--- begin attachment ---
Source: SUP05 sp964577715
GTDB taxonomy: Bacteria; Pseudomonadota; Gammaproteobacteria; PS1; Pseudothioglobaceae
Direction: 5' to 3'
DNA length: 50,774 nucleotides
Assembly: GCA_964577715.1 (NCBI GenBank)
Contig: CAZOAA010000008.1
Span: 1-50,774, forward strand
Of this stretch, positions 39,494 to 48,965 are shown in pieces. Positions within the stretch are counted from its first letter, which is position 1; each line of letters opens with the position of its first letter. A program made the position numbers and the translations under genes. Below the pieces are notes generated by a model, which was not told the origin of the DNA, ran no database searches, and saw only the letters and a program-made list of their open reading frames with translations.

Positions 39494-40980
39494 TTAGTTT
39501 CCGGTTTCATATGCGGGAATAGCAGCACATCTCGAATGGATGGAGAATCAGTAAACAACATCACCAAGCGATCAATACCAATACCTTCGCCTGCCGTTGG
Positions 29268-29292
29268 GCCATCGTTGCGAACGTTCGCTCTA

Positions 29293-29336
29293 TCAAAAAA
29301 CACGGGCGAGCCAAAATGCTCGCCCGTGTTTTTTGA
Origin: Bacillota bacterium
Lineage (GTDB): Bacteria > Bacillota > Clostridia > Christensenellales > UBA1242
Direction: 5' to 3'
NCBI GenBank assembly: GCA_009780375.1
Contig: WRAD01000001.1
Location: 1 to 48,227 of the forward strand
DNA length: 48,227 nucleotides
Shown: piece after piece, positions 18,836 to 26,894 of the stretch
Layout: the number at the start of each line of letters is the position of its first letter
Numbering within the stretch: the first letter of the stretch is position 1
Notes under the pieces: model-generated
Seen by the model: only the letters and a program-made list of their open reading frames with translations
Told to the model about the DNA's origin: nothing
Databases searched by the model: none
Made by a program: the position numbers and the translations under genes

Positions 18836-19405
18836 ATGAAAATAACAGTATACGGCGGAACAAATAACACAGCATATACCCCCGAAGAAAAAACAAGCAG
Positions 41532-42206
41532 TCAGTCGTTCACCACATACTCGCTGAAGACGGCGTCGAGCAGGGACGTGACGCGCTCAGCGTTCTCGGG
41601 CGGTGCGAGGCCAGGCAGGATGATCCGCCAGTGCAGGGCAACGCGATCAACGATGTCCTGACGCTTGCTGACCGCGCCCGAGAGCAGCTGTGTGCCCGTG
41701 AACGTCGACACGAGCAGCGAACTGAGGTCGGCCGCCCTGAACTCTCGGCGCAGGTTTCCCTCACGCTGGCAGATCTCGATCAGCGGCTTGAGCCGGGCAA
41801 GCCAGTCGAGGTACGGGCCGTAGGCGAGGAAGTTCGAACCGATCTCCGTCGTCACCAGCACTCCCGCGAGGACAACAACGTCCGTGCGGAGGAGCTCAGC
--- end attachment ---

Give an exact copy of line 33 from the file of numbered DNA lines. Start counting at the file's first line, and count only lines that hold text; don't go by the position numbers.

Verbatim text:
18836 ATGAAAATAACAGTATACGGCGGAACAAATAACACAGCATATACCCCCGAAGAAAAAACAAGCAG